Fitting the Bridle to Your Horse: Meredith Manor’s Tip of the Week

August 29, 2019

Welcome to Meredith Manor’s Tip of the Week.
Today’s episode: bridles and how they should fit your horse. Hi, I’m Sam, an instructor at Meredith Manor,
and today we’re going to talk about fitting the three styles of bridles that we use here.
I’m going to use my beautiful assistant Abigail in showing you, first, our regular
cavesson and flash bridle. You can tell that this is a flash bridle because not only does
it have the regular cavesson, but it has an attached flash at the bottom. Some bridles
have it sewn in, and some bridles actually have an attachment that you can take on or
off. When we put our bridles on, I always like
to start by putting the reins over their heads, especially if you’re in an open area you
want to keep some sort of security on them so when the halter comes off I still have
the reins just in case Abby feels the need to disappear. OK, so, when you’re properly fitting a flash
bridle, I like to start by putting your cavesson, or your regular noseband, on first. As you
may or may not know, the noseband, or cavesson, depending on what you like to call it, goes
underneath your cheek pieces. This cavesson happens to be a cranked noseband, it sounds
worse than it is. When fitting your cranked cavesson, you want to be sure that your cavesson
sits at least one finger width underneath of the cheek bone. Each horse has a nice,
beautiful model cheek bone that pops out under their eye, and you want to be sure that noseband
fits snuggly one finger width underneath. And when tightening or adjusting your cavesson,
one finger width underneath the jaw is enough so that it’s not too tight or too loose.
I’m a stickler for keepers, so make sure everything is in it’s keeper. Next, once you have your regular cavesson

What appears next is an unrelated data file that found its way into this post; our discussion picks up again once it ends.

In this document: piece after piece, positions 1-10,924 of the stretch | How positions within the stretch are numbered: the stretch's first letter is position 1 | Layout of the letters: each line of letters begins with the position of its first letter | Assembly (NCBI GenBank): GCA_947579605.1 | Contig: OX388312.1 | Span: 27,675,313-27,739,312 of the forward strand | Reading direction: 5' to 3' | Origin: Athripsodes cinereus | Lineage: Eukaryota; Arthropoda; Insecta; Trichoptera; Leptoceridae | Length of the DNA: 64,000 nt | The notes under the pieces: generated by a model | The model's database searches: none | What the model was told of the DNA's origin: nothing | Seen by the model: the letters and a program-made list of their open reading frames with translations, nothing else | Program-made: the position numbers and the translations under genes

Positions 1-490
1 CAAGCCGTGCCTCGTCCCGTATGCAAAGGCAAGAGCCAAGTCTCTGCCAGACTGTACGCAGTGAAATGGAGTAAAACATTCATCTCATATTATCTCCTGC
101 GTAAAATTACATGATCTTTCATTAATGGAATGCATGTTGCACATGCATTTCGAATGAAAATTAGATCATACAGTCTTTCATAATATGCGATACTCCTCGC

done, you’re going to go onto your flash. Your flash goes in front of the bit, as it
helps to hold the horse’s mouth closed. Not every horse needs a flash, but here at
Meredith Manor we like to use it as far as our training purposes go. To finish up, close your throat latch. You
want to make sure you can fit four fingers underneath of their jaw into your throat latch.
For your flash, about one finger width, depending on if your horse likes to keep their mouth
open or not. And there’s your regular cavesson with a flash. Our next style of bridle will be the drop
noseband. The drop noseband is a very classic style of bridle that you don’t see very
much nowadays, but it’s still very popular in dressage. As you can see, there’s only
one noseband and it’s very low, hence the name drop noseband. The drop noseband pretty
much takes the place of your flash, so you’re going to attach it and close it in front of
or over your bit. This is another tool used to keep your horses mouth shut. A lot of Germans
like to use the drop noseband when starting young horses. The same with your flash or your cavesson,
you want to be able to comfortably fit one finger underneath. Moving on to your throat
latch, and making sure you get all of your keepers. Four fingers underneath of the cheek,
and there’s your drop noseband. If you are unsure if you even own a drop noseband,
simply take a look at it. If you have metal rings attached to the leather then you have
a drop noseband and it should be adjusted below the bit. Finally, the last style of bridle that we
use here at Meredith Manor is called the figure eight, a grackle, or a Mexican noseband. You
can search for them or buy them under any of those names. You can tell it’s a figure
eight usually because it has a nice, big, fluffy piece in the center and two rings up
high on your cavesson. When doing your top straps, or the ones that
would be underneath the cheek, you want to make sure that those pieces run parallel with
the cheekbone, your ring staying above the bottom of the cheekbone. Then adjusting your
little poof here, and then doing your lower strap just as you would your flash, and it
would go in front of your bit. You’re looking for the same amount of space
in all of your equipment, about a finger width and a finger width. Then going to your throat
latch, always going to be about a good four fingers underneath of the cheek. A common problem we see here at Meredith Manor
with the figure eights is many students don’t know that they have a figure eight and try
adjusting the eight piece lower on the nose as if it was a regular cavesson and flash
bridle. I’m Sam, this is Abby, this is your Meredith
Manor tip of the week. Happy bridling.

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